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|Title:||Two-Dimensional Simulation of the High Electron Mobility Transistor|
|Author(s):||Widiger, David James|
|Department / Program:||Electrical Engineering|
|Degree Granting Institution:||University of Illinois at Urbana-Champaign|
|Subject(s):||Engineering, Electronics and Electrical|
|Abstract:||The High Electron Mobility Transistor (HEMT), a recently developed electronic device which takes advantage of the excellent conduction properties of modulation-doped GaAa/AlGaAs semiconductors, has been shown to perform well for both high-speed digital and analog applications. Switching speeds on the order of 10 ps and transconductances in excess of 400 mS/mm have been demonstrated.
In this thesis we develop a theoretical model with which we examine the operation of such a device. The electronic transport in GaAs, because of polar-optical scattering and low subsidiary valley minima, is not easily modeled, particularly for small geometry devices where electric fields are large and electronic heating is significant. Our model includes such effects by means of the first four moments of the Boltzmann equation and treats both concentration and average energy as dependent variables. The parameters of these equations are taken as functions of average energy which are determined from steady-state Monte Carlo simulations and experimental results. Our model also includes conduction outside the modulation-doped quantum well, a condition that is favored in a hot electronic system.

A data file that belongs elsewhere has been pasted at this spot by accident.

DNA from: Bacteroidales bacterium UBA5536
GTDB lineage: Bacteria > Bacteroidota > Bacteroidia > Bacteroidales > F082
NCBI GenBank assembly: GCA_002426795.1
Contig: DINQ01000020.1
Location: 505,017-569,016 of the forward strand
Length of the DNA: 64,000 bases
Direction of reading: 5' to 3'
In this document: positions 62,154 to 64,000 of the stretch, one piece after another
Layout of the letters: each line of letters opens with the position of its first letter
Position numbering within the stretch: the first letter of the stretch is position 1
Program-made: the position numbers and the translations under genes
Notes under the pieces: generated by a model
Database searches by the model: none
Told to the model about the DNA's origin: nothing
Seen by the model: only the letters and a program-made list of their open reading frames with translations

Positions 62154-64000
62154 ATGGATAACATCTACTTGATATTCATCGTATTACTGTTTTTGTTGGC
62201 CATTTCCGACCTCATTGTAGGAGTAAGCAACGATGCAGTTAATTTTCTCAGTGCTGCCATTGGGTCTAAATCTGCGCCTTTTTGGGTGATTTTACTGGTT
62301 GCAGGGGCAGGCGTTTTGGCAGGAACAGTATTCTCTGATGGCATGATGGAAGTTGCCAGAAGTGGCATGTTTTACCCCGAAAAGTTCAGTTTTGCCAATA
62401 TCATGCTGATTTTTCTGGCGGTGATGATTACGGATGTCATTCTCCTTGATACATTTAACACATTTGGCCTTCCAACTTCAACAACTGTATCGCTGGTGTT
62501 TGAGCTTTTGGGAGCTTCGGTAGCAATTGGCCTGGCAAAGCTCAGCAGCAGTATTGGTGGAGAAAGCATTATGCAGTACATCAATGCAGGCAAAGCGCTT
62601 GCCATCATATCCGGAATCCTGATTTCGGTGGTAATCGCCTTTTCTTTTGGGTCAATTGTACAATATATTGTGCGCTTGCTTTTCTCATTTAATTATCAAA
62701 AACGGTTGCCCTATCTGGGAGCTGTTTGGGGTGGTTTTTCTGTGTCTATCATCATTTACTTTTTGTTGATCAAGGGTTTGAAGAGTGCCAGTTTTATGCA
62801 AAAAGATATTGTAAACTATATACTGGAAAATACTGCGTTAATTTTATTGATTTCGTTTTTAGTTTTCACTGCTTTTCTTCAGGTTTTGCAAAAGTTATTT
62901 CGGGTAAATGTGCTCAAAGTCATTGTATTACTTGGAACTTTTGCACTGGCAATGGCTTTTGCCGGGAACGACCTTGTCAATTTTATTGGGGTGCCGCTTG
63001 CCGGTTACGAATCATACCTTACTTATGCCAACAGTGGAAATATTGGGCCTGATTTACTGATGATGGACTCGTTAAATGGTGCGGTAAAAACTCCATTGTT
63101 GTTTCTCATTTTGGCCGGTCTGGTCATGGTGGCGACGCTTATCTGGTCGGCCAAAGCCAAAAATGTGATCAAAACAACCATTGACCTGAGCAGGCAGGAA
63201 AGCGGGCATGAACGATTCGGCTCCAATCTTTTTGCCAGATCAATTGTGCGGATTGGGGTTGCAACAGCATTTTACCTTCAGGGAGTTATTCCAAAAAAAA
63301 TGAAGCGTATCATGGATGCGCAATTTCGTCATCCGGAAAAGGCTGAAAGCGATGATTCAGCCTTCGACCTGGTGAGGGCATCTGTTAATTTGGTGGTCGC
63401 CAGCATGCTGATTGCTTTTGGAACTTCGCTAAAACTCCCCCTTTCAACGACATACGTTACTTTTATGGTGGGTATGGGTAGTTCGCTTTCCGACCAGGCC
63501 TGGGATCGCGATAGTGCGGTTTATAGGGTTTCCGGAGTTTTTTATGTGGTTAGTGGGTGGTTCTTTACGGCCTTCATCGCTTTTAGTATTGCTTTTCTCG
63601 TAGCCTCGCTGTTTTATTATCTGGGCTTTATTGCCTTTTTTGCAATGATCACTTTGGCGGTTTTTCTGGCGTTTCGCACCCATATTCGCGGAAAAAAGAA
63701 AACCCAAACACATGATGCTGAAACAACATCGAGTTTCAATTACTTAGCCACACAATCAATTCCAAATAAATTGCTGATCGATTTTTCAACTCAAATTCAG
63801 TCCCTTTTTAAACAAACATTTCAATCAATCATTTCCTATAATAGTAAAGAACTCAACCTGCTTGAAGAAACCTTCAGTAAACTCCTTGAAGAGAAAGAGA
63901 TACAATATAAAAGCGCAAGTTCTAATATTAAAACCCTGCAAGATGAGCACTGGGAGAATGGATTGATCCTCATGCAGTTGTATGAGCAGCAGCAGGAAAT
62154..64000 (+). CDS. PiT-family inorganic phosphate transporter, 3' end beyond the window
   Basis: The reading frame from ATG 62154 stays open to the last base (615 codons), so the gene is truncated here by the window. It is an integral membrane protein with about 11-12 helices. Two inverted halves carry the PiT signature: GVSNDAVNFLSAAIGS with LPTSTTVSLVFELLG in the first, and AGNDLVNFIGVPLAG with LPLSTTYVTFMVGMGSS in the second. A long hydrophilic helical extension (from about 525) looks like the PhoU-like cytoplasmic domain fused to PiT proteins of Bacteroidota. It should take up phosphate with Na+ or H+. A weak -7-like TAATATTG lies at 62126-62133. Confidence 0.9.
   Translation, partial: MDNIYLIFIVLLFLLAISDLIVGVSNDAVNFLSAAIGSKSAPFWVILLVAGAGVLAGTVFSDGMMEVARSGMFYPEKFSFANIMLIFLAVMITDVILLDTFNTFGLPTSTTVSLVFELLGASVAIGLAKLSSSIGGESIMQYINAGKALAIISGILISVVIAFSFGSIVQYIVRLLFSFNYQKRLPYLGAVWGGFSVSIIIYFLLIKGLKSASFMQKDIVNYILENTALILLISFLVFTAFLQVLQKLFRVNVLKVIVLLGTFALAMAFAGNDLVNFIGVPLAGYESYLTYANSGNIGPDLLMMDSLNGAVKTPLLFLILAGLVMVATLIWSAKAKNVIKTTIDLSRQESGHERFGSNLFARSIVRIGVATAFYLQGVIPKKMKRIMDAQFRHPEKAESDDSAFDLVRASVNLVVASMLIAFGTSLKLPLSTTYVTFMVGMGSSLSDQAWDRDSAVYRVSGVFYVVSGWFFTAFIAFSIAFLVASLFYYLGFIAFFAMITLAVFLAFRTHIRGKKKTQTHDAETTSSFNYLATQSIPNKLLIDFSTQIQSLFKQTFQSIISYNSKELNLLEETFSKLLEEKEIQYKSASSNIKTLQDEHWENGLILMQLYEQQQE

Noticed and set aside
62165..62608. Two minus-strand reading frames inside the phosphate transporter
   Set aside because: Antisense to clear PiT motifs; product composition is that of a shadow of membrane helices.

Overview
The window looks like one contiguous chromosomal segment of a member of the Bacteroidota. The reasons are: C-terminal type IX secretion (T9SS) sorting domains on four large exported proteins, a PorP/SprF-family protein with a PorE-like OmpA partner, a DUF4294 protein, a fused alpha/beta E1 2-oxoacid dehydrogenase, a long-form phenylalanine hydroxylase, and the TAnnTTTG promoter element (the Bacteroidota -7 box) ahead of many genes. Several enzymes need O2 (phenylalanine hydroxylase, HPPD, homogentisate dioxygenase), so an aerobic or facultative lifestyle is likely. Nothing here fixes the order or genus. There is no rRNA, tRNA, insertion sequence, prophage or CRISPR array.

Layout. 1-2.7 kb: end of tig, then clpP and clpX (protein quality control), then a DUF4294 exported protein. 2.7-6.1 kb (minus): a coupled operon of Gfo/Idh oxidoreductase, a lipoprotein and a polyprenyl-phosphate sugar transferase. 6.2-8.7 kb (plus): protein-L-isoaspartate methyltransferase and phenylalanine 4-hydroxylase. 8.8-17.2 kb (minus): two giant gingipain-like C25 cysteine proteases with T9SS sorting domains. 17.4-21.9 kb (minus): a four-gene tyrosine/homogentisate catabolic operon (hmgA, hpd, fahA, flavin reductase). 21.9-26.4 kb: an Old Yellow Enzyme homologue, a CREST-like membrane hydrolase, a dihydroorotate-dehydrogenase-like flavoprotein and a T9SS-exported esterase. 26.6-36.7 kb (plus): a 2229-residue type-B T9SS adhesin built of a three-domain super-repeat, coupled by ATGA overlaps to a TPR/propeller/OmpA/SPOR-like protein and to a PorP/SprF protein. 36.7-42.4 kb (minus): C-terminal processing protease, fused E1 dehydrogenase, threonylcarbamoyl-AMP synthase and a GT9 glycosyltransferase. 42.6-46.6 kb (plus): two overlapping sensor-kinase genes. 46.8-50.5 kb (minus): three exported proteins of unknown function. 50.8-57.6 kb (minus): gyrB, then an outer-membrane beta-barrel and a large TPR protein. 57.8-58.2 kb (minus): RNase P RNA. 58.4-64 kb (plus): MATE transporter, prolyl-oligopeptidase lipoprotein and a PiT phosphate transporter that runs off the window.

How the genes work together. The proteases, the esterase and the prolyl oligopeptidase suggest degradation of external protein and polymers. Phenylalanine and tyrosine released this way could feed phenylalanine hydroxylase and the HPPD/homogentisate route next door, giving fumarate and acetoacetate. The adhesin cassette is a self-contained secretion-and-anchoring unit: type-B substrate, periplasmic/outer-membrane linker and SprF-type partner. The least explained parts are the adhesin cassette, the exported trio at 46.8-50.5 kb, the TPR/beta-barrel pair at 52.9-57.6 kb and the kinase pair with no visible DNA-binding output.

We calculate results with a two-dimensional numerical technique for both steady-state and transient operation. For a 3 micron device at 77K we calculate a transconductance of 450 mS/mm, a current-switching speed of 6 ps, and a capacitive charging speed of 4 ps per fan-out gate which corresponds to the measured performance of other workers. We also see that electronic heating, velocity overshoot, and conduction outside the quantum well are significant near the pinch-off point. We conclude that the advantage of the excellent conduction in the quantum well is not in a high saturation velocity at pinch-off but rather in a low access resistance. In addition, we observe that when the device is in current saturation, the various quantities at the pinch-off point are not independent of the drain potential. We conclude that current saturation in the HEMT cannot be explained in terms of a velocity saturation mechanism at the drain edge of the gate, but is better explained as a current injection into the space-charge region of a pinch-off point.
Thesis (Ph.D.)--University of Illinois at Urbana-Champaign, 1984.
|Date Available in IDEALS:||2014-12-15|
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Dissertations and Theses - Electrical and Computer Engineering
Dissertations and Theses in Electrical and Computer Engineering
Graduate Dissertations and Theses at Illinois
Graduate Theses and Dissertations at Illinois